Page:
Why are senior men such pack rats?

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I feel so overwhelmed with "things" that I sometimes start to have an anxiety attack. We live in a big house filled with years and years of "stuff". Hubby is going on 80 and has ongoing macular degeneration. I want to get us out of here before he loses his sight. He won't get rid of anything. He spends half the day rearranging and putting things in order when half of it should go OUT! Boxes of old cameras, dozens of fishing reels, piles of wood, car parts, etc. I am feeling a panic attack just thinking about it. No one wants old "in good condition" stuff any more so most of it needs to go to Goodwill or a dumpster. I am so scared that in a few years we will have to move and I won't have the strength to face this stuff.

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Between my mother and father, their house was unlivable when I arrived. It took 2 years to get some semblance of sanity to the place. Their are still two rooms and three closets that are nightmarish. I've thought the best thing I could do is to put a For Sale sign in front of the house, and include "All occupants and contents included."
Quote: "I've thought the best thing I could do is to put a For Sale sign in front of the house, and include "All occupants and contents included."

LOL!! Ah, at least we can fantasize, right? ;)
My father built a fort of plastic boxes around him. They were boxes that held the hand wipes. I imagined that they had all kinds of useful things and mementos that he wanted to keep close. After he died I discovered that the treasure boxes were mostly empty. A few of them had a few little trinkets that weren't worth anything. The rest of the fort was just empty boxes. Maybe they gave him a sense of security, or maybe he felt he would need them one day. They all made it to the recycle bin when he was gone.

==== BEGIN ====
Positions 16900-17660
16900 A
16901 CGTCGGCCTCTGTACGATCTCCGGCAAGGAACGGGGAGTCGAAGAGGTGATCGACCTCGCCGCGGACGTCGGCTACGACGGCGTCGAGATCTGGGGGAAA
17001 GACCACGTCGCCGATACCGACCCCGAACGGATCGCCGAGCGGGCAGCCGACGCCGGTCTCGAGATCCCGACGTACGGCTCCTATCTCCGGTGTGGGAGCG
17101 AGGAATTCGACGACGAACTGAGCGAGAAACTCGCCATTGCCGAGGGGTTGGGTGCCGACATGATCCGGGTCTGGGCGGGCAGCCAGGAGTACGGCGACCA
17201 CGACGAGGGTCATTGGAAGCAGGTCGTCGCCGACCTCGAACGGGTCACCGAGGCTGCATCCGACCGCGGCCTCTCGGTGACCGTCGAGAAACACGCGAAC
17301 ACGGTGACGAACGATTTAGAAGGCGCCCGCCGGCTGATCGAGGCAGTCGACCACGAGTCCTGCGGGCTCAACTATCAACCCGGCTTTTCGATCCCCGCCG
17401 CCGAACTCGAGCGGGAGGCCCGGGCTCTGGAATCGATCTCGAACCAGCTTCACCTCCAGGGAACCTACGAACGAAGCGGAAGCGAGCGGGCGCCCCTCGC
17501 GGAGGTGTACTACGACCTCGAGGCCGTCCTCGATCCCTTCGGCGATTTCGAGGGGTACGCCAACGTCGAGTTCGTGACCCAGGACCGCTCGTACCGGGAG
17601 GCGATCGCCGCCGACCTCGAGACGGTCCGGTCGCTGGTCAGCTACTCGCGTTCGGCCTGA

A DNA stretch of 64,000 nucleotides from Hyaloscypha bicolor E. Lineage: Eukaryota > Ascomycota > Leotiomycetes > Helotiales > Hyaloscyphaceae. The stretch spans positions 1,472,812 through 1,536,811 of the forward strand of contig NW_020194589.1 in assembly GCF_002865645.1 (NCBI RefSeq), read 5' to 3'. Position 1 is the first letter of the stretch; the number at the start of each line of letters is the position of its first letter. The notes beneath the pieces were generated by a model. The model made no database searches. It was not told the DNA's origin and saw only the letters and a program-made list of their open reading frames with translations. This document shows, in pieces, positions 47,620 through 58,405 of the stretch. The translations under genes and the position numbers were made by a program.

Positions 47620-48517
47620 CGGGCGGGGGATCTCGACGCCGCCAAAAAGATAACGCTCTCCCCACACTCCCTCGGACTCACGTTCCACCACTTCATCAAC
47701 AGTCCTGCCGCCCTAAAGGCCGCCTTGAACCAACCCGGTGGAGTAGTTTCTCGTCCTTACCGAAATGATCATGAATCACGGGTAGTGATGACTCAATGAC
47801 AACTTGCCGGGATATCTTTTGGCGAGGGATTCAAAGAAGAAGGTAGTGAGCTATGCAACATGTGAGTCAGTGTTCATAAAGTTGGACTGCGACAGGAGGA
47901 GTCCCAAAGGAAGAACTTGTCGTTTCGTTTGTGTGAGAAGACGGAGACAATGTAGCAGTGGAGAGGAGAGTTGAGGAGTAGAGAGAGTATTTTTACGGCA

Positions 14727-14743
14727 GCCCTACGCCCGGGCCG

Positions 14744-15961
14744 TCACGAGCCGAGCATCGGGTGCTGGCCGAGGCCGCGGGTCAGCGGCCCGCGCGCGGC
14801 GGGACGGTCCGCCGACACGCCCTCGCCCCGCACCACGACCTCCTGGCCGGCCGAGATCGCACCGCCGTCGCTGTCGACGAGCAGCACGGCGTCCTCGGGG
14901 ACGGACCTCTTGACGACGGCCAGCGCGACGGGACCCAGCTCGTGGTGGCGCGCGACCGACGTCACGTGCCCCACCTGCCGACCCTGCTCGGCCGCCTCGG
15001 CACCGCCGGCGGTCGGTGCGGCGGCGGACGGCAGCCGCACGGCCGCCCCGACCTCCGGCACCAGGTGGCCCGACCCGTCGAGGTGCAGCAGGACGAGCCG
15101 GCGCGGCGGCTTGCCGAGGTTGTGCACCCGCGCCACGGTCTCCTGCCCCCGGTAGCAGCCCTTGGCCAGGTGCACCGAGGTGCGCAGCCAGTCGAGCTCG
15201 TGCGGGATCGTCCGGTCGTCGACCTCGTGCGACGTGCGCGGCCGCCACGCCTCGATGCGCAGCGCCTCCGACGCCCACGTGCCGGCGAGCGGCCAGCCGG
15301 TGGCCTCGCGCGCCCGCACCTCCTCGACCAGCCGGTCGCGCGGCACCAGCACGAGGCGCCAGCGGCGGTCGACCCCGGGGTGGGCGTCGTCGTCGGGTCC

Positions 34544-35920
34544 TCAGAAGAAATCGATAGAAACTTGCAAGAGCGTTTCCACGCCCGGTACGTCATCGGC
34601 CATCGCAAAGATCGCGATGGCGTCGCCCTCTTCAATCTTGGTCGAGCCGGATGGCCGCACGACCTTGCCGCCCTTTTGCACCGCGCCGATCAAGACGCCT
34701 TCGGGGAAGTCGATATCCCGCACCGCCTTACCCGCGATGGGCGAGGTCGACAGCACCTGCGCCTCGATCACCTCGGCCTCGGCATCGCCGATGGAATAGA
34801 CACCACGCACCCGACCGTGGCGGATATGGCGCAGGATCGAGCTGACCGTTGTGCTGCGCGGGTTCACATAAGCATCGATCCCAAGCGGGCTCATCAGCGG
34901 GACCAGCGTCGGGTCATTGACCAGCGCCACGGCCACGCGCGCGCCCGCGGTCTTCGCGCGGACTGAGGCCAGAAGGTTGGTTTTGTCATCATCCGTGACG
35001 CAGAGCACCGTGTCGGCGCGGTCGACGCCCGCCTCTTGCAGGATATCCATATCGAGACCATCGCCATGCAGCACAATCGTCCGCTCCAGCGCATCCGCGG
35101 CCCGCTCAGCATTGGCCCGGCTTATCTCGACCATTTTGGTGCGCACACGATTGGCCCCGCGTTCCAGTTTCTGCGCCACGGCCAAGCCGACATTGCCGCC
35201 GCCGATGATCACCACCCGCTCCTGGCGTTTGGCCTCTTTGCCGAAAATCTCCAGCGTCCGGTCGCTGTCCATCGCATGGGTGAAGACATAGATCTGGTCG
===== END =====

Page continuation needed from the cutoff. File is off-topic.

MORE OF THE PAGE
He also saved all the bills and records going back to the 1980s. It took me weeks to get everything shredded. He bought a lot of stuff in his last few years that were really silly. Most of it was worthless, much not even worth donating -- trinkets and fake medals and fake coins. Oy. He had a job where he had to order things, so I think ordering stuff was a holdover from his early days. He had just lost the organization and reasoning that keeps it meaningful. Men! What can you say?
When it came time for me to remove everything from my parents house, I found tons of pill bottle caps... I think maybe they were "trophies" for being able to open up those prescription and over-the-counter containers :)

And yes, old things he wanted to fix or to use as parts for other items.  Oh also his pay stubs and income taxes going back decades, hey you never know when you want to see what payroll taxes were taken out of that 1952 paycheck !!